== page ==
Imagery In The Scarlet Ibis

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In James Hurst’s “The Scarlet Ibis,” Hurst uses vivid imagery, strong symbolism, and well-written diction to raise awareness and sensitivity towards children with disabilities. In the short story “The Scarlet Ibis,” Brother teaches Doodle, who is disabled, to walk. At the beginning of the story, few people believe that Doodle will even survive. Doodle overcomes the challenge of walking, and he finds a Scarlet Ibis in a tree, but it later dies. At the end of the story, Brother and Doodle are running to get home in a storm, and Doodle sadly passes away and does not get home.

First, imagery in “The Scarlet Ibis” is used to make people mindful towards the adolescence that are challenged. After brother talks of how awful Doodle is, he states,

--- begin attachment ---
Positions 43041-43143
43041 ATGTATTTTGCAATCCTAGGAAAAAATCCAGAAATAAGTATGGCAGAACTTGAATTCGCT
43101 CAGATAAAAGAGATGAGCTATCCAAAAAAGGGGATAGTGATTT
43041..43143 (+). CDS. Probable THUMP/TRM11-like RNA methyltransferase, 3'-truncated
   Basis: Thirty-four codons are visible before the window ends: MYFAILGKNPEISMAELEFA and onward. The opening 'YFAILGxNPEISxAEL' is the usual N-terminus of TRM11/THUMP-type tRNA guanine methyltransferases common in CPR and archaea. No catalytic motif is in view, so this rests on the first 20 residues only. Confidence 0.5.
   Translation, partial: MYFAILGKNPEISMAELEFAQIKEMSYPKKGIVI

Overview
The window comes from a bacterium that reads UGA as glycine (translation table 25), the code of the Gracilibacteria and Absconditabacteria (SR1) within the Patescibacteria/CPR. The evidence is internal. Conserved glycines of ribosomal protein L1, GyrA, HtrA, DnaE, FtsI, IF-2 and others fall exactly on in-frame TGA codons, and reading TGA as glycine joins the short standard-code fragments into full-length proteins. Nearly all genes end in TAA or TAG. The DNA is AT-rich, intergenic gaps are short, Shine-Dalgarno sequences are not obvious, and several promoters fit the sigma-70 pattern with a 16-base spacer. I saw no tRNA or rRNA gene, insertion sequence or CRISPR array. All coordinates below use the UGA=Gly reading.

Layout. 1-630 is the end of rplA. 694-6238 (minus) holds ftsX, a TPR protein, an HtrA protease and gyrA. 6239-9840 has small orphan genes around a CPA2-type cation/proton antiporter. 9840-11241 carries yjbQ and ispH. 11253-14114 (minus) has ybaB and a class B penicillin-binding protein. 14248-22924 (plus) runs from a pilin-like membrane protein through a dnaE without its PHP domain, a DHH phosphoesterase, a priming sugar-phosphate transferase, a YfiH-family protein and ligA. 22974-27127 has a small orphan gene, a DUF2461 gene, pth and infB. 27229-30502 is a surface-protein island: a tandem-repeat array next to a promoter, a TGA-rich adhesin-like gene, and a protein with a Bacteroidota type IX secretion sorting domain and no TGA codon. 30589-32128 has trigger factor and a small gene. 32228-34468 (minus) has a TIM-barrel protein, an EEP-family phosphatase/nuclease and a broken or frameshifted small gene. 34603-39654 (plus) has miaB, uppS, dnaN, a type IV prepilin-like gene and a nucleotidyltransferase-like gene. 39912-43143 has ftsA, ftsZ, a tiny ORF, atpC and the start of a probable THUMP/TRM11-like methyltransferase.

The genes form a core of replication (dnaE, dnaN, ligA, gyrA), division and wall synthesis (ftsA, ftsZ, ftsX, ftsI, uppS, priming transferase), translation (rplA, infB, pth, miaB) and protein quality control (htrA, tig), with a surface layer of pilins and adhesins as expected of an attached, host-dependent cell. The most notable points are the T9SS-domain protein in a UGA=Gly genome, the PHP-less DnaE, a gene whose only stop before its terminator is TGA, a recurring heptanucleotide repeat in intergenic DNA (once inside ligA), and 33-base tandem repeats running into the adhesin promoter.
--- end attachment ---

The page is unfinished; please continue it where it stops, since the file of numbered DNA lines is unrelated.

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He saw a bird and stated, “On the topmost branch a [Scarlet Ibis]bird the size of the chicken, with scarlet feathers and long legs, was perched precariously. Its wings hung down loosely, and as we watched, a feather dropped away and floated slowly down through the green leaves” (392). Hurst adds the symbol of the Scarlet Ibis to show similarities with Doodle and his character. The bird is very small and delicate looking according to Doodle. This goes to express how humanity should be extremely considerate due to the fragility and unawareness of the disabled. Near the middle of the story Brother tells readers, “One day I took him to the barn loft and showed him his casket… It was covered with a film of Paris green sprinkled to kill the rats, and the screech owls had built a nest inside of it” (387). One can assume that coffin and the Paris green(poison) is a representation of death, which is an appropriate symbol of the short story. Hurst uses this to help promote attention to adolescence by displaying that if one is not vigil, it can lead to awful things, such as trauma or even death. Overall, the use of symbols by Hurst leads one the have awareness of challenged
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